I am a big fan of Terry Gilliam as a director, but let’s face it, the guy is capable of creating some bloody peculiar films, isn’t he? Twelve Monkeys is my favourite of his films, while I feel like Tideland was his most surreal, but however you view him, he is very interesting and his films are always visually stunning and thought provoking.
The Zero Theorem is somewhere between “what the frick…” and “oh… I see… wait, no I don’t, what just happened?” on the scale of ‘confusion’ to my ‘brain hurts’. Still, there is plenty to take away from the experience, and the metaphors are obvious, with nods toward 1984 and The Matrix throughout the landscape of wires, vivid neon colours and psychotic hallucinations. Christoph Waltz (Django Unchained) stars as Qohen Leth, a bald computer hacker who is attempting to discover the meaning of life by awaiting a phone-call from some unknown higher power that may never come. After requesting from the management of his job that he be able to work at home so he can answer the possible incoming call, Leth is given the job of prove the “zero theorem” and goes about attempting to do so, with poor results. The management in question watch his every move and send people to distract him while he works, including a seductive internet sex star and the son of the head of management.
The cinematography and overall tone of the film is, let’s just call it, Gilliam-esque, or, Very-Terry. I loved the way the world was designed, a torn and distorted future with hectic populations listening to headphones and traveling way too fast to appreciate or truly see anything. It’s a representation of a possible future based on how unfocused society can be today, and this explains Gilliams views of current social norms in the way in which it paints it’s locations, characters and dialogue.
The performances are great, especially from Waltz, a proven brilliant actor who further highlights just how good he is as a mentally crumbling curiousity of a man with a devotion, or perhaps rather, an addiction, to finding out the meaning of why he is alive. Melanie Thierry, as the temptress of the tale, Bainsley, offers a sexy and intriguing presence that brings out a different side to Waltz’s Leth and provides some of the film’s standout scenes as they “connect” through the use of their computer systems. With David Thewlis as Joby and Lucas Hedges as Bob, with a small part from Matt Damon as Management, the cast are great and while I would have liked to have seen more of Thewlis and learned more about his character, I liked each of them and enjoyed them all when they were on screen.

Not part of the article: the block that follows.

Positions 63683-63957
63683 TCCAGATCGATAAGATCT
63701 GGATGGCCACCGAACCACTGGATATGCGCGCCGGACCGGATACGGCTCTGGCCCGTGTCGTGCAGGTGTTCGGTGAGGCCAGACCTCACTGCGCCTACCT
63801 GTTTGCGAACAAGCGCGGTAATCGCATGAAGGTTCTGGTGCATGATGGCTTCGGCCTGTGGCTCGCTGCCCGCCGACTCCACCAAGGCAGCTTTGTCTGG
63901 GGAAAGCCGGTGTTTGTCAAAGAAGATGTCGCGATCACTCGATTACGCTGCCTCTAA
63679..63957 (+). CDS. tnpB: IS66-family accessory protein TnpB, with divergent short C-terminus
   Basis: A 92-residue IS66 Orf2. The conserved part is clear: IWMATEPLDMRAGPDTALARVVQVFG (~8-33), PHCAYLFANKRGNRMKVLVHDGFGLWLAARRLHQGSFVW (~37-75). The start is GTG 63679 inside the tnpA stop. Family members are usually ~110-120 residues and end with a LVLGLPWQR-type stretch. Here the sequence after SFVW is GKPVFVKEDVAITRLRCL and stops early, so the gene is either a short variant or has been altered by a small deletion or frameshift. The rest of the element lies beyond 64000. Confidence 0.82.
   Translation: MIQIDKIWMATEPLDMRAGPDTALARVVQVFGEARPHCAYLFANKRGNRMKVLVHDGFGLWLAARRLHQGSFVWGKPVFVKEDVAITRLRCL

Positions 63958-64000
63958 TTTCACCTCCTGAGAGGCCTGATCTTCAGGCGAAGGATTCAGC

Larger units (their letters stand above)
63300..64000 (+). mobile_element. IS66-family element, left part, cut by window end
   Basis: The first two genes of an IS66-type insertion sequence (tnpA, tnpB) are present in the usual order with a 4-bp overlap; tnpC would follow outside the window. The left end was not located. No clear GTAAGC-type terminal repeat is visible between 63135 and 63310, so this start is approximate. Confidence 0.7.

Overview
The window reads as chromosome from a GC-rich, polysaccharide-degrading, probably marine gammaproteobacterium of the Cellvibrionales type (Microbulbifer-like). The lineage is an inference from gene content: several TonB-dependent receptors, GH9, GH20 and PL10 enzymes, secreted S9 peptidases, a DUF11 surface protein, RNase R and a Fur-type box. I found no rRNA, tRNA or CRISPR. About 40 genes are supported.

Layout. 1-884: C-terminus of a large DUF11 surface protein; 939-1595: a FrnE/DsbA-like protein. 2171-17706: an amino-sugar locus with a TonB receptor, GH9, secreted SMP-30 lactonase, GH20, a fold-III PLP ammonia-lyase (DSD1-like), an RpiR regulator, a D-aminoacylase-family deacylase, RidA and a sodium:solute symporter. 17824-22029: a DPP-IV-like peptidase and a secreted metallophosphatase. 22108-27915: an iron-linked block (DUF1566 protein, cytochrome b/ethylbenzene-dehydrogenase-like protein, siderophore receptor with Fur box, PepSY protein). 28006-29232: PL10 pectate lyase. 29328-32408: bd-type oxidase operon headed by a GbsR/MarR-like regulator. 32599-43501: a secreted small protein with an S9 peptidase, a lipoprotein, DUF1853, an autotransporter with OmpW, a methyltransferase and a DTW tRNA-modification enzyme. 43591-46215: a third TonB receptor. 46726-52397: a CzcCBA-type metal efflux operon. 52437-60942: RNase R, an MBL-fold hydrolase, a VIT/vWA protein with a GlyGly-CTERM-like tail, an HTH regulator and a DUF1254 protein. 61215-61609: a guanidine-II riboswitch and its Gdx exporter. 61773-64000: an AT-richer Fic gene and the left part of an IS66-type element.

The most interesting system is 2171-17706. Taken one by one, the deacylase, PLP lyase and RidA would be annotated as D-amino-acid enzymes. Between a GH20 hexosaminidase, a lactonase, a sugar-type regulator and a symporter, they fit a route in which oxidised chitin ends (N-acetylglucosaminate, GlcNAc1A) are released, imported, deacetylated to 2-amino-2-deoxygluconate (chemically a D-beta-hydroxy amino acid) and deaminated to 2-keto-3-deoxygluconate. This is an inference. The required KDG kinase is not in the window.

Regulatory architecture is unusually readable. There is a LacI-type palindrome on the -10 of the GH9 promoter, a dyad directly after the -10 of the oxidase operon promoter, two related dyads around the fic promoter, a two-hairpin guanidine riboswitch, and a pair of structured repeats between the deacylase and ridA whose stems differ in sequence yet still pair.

This is the type of film that will divide opinion. Some audiences will applaud its way of allowing interpretation from the viewer and how it deals with issues in a way that isn’t in-your-face and obvious. Some will find the surrealism too much, the chaos too chaotic and the dialogue too mysterious, but for me those things were reasons why I found myself sucked into the film, and why I will revisit it. Gilliam has created another story that doesn’t explain itself, yet doesn’t leave you irritably looking for answers on some random website as two in the morning. It’s a special film, with brilliantly realised characters and visuals that will knock your socks off. Plus, I kinda want one of those suits that plugs into my laptop.